Computing

AI just got smarter

Artificial intelligence is becoming more human, allowing experts to transfer their knowledge to computers.

Johan Pietersen, managing director of Virtualscape Technologies, Aliza Visagie, managing director of Virtualscape Visualizations, and Analycat UK's Adi Hazan.
Read time 5min 00sec
Johan Pietersen, managing director of Virtualscape Technologies, Aliza Visagie, managing director of Virtualscape Visualizations, and Analycat UK's Adi Hazan.

A new breed of artificial intelligence (AI) is focusing on human expertise instead of mathematical curves. This new AI technology, developed collaboratively by Virtualscape Technologies in South Africa and Analycat in the UK, adds the value provided by a human expert to massive amounts of data without anyone having to physically go through the transactions. Johan Pietersen, MD of Virtualscape Technologies, calls it AI 2.0 and it's focused around human-based learning, instead of data-based learning.

Pietersen says: "The new system is a deviation from the work done historically in AI. Over the past 24 years AI has been moving in one direction - simplifying problems in order to make them more accessible for computers. Our new AI has elements of the original technology but allows for a whole new approach to decision-making by replicating the part of the human brain that makes expert decisions."

It learns from experts, mimicking how their mind makes a key business decision and then echoing it. The result is able to enhance or replace countless human decisions in almost any industry. "This has been achieved by combining mathematics, neurology, modelling and psychology to create a new generation AI," says Adi Hazan of Analycat UK.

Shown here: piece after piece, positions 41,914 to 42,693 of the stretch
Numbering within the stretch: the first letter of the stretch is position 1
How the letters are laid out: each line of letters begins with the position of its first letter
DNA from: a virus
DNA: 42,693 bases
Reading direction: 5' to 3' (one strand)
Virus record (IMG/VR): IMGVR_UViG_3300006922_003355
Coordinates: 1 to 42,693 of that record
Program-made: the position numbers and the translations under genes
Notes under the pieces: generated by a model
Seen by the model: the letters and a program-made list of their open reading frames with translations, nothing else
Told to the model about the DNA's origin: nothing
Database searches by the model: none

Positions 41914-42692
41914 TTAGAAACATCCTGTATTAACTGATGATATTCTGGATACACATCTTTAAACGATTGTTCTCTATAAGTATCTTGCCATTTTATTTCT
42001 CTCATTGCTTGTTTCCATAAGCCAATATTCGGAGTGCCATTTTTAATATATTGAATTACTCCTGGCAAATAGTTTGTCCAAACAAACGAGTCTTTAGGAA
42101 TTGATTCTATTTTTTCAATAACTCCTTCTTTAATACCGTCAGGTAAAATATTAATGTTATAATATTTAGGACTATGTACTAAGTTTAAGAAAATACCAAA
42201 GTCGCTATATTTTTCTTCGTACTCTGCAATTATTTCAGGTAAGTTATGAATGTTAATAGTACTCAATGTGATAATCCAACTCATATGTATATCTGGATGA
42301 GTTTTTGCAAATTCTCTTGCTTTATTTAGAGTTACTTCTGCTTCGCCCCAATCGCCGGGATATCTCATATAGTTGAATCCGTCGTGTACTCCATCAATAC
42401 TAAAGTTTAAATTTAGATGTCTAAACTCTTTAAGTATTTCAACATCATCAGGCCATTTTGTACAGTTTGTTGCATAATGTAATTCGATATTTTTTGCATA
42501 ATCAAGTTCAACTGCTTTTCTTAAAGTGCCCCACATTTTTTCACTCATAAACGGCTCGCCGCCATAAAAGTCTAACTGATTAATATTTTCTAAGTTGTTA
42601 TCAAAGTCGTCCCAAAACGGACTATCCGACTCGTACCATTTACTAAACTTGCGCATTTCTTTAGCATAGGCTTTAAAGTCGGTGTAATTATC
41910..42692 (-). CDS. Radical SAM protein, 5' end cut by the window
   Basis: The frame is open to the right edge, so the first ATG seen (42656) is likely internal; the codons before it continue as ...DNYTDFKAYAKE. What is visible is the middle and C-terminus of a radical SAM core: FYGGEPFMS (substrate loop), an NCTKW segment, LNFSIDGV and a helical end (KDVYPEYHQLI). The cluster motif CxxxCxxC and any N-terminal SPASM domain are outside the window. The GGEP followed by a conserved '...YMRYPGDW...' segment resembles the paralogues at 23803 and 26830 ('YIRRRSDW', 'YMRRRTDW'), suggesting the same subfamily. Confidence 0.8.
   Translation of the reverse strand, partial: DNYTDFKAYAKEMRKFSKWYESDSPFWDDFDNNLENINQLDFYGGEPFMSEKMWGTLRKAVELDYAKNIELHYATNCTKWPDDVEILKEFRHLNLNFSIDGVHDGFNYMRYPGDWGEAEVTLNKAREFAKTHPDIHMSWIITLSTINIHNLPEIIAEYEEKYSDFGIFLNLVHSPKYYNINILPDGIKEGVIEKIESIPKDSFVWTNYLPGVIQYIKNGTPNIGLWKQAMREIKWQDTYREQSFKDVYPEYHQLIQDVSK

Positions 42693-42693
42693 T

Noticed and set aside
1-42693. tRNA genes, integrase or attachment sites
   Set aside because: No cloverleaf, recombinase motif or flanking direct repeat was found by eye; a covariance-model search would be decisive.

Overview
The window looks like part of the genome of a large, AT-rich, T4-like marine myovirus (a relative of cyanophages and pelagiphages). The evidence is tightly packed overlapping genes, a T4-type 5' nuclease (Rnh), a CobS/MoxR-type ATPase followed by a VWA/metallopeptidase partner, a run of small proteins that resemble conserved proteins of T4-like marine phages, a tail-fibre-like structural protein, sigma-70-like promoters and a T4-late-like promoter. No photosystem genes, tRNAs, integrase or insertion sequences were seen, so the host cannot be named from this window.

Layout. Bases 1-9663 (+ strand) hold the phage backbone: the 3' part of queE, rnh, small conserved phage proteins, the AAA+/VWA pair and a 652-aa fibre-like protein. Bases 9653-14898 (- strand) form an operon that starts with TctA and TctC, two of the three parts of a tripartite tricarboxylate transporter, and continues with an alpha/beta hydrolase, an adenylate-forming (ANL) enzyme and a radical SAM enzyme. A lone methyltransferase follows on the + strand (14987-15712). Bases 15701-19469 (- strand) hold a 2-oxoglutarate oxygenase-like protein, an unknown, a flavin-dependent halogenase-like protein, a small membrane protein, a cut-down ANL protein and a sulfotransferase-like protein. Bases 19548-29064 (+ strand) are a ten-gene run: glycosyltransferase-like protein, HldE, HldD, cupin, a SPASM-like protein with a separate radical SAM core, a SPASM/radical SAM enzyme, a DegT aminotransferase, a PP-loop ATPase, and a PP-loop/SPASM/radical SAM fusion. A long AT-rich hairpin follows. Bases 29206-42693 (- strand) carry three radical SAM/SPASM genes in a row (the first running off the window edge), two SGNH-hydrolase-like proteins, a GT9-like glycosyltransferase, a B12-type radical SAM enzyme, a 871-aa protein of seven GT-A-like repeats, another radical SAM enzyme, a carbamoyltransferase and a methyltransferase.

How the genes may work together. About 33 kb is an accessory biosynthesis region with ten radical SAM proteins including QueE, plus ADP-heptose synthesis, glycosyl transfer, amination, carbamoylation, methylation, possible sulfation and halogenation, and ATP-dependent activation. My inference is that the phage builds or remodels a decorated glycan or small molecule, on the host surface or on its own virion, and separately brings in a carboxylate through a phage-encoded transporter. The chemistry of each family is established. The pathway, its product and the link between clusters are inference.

When an expert makes a decision, spatial neurons come into play. These neurons physically map themselves to do certain routine tasks, like driving home from work, for example. The new generation of AI does exactly the same thing. "What makes it unique," says Pietersen, "is that you can adjust the importance given to certain decision factors or values depending on the scenario. And in the process, you learn about your own decision-making process as well."

The process is simple. First, you specify what the decision is and what questions you would ask in order to make the decision. Then the AI will ask you a set of cleverly optimised scenarios around those questions to establish the underlying thinking. Unlike traditional AI, the resulting model can be calibrated and fine-tuned by management or regulators to ensure that the decisions are in line with the corporate strategy.

Hazan says: "Like all AI at the moment, the system has its limitations, it isn't designed for big data and it doesn't do natural language. However it fills a niche where other AI systems fall short because the aim is to identify and eliminate bad data, and this is where it excels."

The business benefits are many, according to Pietersen. "It can create opportunities for a company to improve its efficiencies and to standardise, avoiding peaks and troughs in service quality. It also gives the organisation the ability to replicate the decisioning performance of the top experts throughout the business."